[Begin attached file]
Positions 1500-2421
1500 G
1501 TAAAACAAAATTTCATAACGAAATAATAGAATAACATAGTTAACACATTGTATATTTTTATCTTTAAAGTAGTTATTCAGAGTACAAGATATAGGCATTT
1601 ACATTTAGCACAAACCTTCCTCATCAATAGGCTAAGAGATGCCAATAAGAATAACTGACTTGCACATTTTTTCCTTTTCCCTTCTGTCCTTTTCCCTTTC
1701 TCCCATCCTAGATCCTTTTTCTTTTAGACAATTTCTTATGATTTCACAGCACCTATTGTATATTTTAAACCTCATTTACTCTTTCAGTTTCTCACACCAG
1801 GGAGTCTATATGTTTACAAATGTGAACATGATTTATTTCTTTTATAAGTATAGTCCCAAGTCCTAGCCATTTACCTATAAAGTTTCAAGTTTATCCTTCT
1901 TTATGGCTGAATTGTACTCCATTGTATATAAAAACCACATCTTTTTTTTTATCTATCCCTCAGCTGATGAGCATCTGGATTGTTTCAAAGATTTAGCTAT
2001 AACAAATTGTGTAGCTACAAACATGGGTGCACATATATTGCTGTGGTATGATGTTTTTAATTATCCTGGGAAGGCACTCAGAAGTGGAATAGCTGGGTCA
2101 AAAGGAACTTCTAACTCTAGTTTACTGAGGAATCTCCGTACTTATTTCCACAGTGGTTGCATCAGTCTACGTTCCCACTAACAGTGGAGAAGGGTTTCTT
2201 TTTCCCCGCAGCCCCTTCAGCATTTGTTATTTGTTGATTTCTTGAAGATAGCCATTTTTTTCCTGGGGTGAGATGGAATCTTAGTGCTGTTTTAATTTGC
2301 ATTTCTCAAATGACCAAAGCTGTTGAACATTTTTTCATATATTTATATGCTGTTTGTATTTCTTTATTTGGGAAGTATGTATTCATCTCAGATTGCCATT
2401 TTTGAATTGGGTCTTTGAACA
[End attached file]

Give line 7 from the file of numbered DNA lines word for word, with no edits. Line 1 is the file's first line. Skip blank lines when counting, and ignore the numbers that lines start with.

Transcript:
1901 TTATGGCTGAATTGTACTCCATTGTATATAAAAACCACATCTTTTTTTTTATCTATCCCTCAGCTGATGAGCATCTGGATTGTTTCAAAGATTTAGCTAT